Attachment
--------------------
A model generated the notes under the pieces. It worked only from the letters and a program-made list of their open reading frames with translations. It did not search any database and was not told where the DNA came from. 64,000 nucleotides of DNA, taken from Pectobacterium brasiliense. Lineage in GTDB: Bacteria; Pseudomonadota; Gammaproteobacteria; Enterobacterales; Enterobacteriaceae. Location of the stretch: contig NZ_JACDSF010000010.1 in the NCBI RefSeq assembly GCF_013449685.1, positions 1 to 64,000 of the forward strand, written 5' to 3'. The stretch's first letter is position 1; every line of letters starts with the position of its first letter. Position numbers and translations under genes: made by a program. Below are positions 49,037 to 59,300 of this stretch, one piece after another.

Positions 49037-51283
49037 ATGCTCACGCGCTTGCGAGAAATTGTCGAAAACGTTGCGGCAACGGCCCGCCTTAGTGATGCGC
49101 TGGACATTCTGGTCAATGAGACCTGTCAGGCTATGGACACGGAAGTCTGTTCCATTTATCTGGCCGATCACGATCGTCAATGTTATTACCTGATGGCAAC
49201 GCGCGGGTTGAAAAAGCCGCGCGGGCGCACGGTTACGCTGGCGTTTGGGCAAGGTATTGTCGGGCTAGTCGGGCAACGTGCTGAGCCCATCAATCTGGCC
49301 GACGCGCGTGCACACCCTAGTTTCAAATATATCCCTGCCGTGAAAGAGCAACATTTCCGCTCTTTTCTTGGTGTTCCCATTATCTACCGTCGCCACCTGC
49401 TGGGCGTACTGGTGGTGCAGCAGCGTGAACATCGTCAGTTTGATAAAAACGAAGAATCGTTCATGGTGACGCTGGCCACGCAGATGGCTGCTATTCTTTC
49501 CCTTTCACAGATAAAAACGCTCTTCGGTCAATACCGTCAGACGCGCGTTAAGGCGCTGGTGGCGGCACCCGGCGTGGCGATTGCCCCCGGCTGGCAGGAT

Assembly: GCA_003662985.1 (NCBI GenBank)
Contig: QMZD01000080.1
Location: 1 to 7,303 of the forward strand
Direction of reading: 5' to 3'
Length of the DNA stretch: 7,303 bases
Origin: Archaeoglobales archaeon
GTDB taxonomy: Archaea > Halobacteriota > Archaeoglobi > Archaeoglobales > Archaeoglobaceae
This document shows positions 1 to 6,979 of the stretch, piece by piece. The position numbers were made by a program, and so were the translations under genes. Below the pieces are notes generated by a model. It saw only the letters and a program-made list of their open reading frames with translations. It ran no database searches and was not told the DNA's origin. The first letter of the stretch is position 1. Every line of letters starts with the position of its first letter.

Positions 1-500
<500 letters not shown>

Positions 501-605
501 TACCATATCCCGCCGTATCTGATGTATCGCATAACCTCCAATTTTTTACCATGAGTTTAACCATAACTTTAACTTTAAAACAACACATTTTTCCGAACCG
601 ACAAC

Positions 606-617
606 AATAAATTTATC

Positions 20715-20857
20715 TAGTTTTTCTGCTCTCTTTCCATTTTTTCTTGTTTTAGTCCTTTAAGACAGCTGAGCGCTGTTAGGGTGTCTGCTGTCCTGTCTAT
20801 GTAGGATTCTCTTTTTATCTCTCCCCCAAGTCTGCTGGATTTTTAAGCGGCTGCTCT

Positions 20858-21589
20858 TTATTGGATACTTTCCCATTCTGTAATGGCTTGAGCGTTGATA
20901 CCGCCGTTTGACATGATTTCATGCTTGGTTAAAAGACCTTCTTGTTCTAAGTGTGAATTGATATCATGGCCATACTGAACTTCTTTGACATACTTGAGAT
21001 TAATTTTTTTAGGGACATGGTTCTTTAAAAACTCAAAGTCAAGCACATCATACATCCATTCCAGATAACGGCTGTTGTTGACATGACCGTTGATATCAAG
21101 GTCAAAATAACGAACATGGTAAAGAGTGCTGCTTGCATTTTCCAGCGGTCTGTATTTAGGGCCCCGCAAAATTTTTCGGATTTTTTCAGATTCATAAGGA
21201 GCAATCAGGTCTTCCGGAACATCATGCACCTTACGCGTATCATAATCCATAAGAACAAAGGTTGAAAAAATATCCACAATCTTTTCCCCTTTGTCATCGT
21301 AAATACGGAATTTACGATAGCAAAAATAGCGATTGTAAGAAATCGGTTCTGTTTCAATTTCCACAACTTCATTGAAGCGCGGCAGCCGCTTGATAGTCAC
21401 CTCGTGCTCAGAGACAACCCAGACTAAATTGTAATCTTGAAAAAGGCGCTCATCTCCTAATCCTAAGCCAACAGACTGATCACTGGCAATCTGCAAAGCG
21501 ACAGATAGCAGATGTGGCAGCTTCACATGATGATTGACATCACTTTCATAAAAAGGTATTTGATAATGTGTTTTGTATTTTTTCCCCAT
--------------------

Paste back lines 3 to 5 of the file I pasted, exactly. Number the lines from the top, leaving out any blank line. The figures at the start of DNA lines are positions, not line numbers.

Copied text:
49037 ATGCTCACGCGCTTGCGAGAAATTGTCGAAAACGTTGCGGCAACGGCCCGCCTTAGTGATGCGC
49101 TGGACATTCTGGTCAATGAGACCTGTCAGGCTATGGACACGGAAGTCTGTTCCATTTATCTGGCCGATCACGATCGTCAATGTTATTACCTGATGGCAAC
49201 GCGCGGGTTGAAAAAGCCGCGCGGGCGCACGGTTACGCTGGCGTTTGGGCAAGGTATTGTCGGGCTAGTCGGGCAACGTGCTGAGCCCATCAATCTGGCC